The whole spectacle lasted naturally a number of days. There was no intermission in spite of a sickness of Caesar's, but it was carried on in his absence, under the direction of others. During its course the senators on one day severally held banquets in the entrance to their homes. Of what moved them to this I have no knowledge, for it has not been recorded. Such was the progress of the events of those days.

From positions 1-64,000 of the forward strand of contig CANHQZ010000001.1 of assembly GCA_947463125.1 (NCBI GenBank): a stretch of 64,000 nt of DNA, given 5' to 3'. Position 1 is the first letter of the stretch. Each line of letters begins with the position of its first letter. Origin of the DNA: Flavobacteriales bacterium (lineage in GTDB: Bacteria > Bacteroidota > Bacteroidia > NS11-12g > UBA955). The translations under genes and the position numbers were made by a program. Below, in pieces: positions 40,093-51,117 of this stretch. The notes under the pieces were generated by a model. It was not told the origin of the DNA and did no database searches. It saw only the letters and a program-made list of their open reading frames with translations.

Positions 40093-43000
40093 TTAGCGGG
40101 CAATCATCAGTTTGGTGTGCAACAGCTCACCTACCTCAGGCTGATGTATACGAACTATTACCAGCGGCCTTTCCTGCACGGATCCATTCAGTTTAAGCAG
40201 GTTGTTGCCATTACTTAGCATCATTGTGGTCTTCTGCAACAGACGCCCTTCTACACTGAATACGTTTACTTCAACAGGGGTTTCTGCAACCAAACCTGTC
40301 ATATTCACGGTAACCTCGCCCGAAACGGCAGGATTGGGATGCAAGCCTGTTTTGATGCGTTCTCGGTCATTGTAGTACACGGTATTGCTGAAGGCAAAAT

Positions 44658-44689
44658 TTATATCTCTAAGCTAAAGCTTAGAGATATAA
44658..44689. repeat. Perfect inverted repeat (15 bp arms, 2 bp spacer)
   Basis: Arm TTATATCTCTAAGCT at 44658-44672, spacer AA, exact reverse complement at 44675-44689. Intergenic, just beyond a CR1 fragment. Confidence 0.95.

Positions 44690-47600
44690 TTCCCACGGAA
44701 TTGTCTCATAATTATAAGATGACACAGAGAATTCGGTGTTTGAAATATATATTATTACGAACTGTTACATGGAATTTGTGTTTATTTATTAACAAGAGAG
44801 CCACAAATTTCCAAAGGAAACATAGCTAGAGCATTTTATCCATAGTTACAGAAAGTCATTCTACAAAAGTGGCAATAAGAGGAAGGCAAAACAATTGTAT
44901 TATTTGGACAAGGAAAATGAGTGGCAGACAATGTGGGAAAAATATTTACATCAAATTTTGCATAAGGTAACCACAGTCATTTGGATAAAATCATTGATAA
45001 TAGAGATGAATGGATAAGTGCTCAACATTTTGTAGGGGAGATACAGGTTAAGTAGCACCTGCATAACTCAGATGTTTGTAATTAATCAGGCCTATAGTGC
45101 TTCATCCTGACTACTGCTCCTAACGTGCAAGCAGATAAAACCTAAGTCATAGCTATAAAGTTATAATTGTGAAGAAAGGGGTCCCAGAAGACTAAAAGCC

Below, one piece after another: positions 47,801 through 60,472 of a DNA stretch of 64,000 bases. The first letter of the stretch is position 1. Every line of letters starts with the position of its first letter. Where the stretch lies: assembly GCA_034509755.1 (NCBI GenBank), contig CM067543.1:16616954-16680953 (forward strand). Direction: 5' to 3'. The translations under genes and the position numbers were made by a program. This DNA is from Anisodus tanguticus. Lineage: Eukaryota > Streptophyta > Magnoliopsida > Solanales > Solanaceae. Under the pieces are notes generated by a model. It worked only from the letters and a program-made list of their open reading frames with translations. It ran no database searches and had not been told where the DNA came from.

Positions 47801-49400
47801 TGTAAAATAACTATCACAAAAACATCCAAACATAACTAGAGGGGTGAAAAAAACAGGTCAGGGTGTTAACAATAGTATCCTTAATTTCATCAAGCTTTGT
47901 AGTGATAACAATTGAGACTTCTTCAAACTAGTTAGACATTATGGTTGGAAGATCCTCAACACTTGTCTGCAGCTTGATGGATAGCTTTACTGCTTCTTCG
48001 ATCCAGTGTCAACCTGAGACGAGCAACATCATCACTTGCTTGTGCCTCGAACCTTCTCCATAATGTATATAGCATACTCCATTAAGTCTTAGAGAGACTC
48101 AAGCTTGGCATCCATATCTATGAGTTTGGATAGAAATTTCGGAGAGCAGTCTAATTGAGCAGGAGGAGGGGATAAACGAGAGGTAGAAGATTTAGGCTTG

[-23-] While Caesar was yet in his fourth consulship Statilius Taurus had both constructed at his own expense and dedicated with armed combat a hunting-theatre of stone on the Campus Martius. On this account he was permitted by the people to choose one of the praetors year after year. During this same period Marcus Crassus was sent into Macedonia and Greece and carried on war with the Dacians and Bastarnae. It has already been stated who the former were and how they had been made hostile. The Bastarnae are properly classed as Scythians and at this time had crossed the Ister and subdued the part of Moesia opposite them, then the Triballi who live near it, and the Dardani who inhabit the Triballian country. While they were so engaged they had no trouble with the Romans. But when they crossed the Haemus and overran the portion of Thrace belonging to the Dentheleti who had a compact with Rome, then Crassus, partly to defend Sitas king of the Dentheleti, who was blind, but chiefly because of fear for Macedonia, came out to meet them. By his mere approach, he threw them into a panic and drove them from the land without a conflict. Next he pursued them, as they were retiring homeward, gained possession of the district called Segetica, and invading Moesia damaged that territory. He made an assault upon a strong fortification, also, and though his advance line met with a rebuff,—the Moesians making a sally against it, because they thought these were all of the enemy,—still, when he came to the rescue with his whole remaining army he both cut his opponents down in open fight and annihilated them by an ambuscade.